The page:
As I see my 9-year-old son Trevor bound down the steps of his bus on the first day of school I marvel at how far he’s come in such a short time.
Four weeks ago, we weren’t sure Trevor would be able to start school today with his friends. Four weeks before that, we were told he’d never walk again. Two weeks before that, we were just praying he would survive.
On May 27, 2019, Trevor came to me, hand on his forehead, with a severe headache and said, “Mom, something is wrong. I need to go to the hospital.”
MRIs showed that Trevor had a category 4 AVM (arteriovenous malformation), a tangled mass of blood vessels on the left side of his brain. The mass had two aneurysms, one which had ruptured and bled around his brain, which caused the headache that brought us to the ER for treatment.
Trevor underwent surgery to remove the mass and save him from another rupture -- one that could be fatal. During the surgery, he suffered a stroke which left him paralyzed on his right side and left us, his parents, very scared for his future.
More complications followed the surgery: pneumonia, sepsis, staph and strep. Trevor stayed in the Pediatric Intensive Care Unit longer than most patients, giving the neurosurgeons more time to watch his paralysis. When asked about the chance of function returning on his right side, the response was not positive. The doctor said, “I’m sorry. There is just nothing there. No feeling. No movement. Brain swelling has started to go down. If movement would return, we would have seen hints of it already.”
We were told Trevor would most likely not walk again.
Once medically stable, we moved Trevor to Gillette Children’s Specialty Healthcare so he could receive inpatient rehabilitation to recover what function he could. At Gillette, he would also work on speech and vocabulary recall, which had also been affected by the surgery. One of the first doctors we met was Dr. Mark Gormley, a relaxed and approachable man with the kind of confidence that comes from a lifetime of doing this work. He carefully reviewed the case file, but more importantly, he took the time to get to know Trevor. Then with a tilt of his head, he said to us, “We’ll get him walking.”
His words carried just enough faith to make me believe it could be true.
We began the hard work. Trevor’s days were full of varied therapy classes. The staff was positive and upbeat, so Trevor was too. It didn’t take long for subtle hints of life to reappear on that damaged right side and each day, more words were added to his vocabulary. On only his third day at Gillette, he returned from a session with his therapist, Erin, who said, “Trevor wants to show you something.” His nurses gathered with us to watch and cheer him on. Trevor stood up from his wheelchair and with Erin helping move his right leg, he took his first steps. This was just day three of a six week stay and I was watching my son walk, albeit with help. For the first time in weeks, I felt hopeful.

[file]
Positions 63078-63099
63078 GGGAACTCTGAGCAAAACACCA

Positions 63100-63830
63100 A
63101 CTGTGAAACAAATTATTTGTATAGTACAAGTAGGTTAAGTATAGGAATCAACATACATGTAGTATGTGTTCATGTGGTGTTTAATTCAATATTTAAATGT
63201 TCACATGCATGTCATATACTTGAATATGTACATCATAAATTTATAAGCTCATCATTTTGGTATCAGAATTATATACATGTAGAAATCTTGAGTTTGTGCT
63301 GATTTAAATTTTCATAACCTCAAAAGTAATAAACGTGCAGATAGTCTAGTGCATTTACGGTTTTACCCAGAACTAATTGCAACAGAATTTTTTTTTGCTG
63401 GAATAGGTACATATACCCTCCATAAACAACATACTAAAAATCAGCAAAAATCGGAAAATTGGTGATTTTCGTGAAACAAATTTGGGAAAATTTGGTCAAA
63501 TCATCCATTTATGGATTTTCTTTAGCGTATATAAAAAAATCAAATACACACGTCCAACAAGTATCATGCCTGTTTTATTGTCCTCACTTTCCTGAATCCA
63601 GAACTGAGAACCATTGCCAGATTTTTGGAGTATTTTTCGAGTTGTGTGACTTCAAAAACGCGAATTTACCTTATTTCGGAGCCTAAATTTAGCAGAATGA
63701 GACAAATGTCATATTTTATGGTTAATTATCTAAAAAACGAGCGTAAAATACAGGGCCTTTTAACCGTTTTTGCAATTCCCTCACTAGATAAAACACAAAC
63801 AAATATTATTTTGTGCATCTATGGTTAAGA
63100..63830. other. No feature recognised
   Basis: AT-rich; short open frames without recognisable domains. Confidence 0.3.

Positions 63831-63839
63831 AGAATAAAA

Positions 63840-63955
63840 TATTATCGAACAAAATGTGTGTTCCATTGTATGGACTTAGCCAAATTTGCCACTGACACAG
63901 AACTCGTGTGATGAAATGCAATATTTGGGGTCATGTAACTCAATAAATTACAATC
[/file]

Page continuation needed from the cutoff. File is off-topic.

With access to skilled therapists and amazing technology, Trevor’s progress moved quickly. The Gillette rehabilitation gym had hand bikes, a robot walker and even a therapeutic pool with underwater cameras and a treadmill floor. Each machine played a key role at a different time as Trevor made headway, but the keys to his recovery were the therapists who knew the best way to utilize each piece of equipment.
As rehab strengthened Trevor’s body, the people around him expanded his heart. Living at the hospital, he got to know amazing children who each had their own story of struggle and victory. Group activities and games in the evenings got the kids involved, laughing together and cultivating friendships. Each child was an example of bravery and perseverance. The connections Trevor forged with them gave him a new perspective. They grew his capacity to support and care for others, which I would argue, was just as important as his physical rehabilitation.
As it turns out, confident Dr. Gormley was correct. Six weeks after entering Gillette with no feeling or movement on his right side, Trevor independently walked out of the hospital to go home. He had no walker, no crutch, not even a cane –- just a big smile and a newfound identity as a confident conqueror of challenges.
The staff at Gillette are the best team of people that I hope you never have to meet. No one wants to need their services, but it is such a comfort to know they are there if you do. They, like my son, didn’t believe in limitations, but instead, helped our family recover, regroup and return to the life we love. With compassion and support, they walked this journey with us from the scariest moment in our lives to here, at the base of the bus steps, excited for our son to tell us all about his first day of school.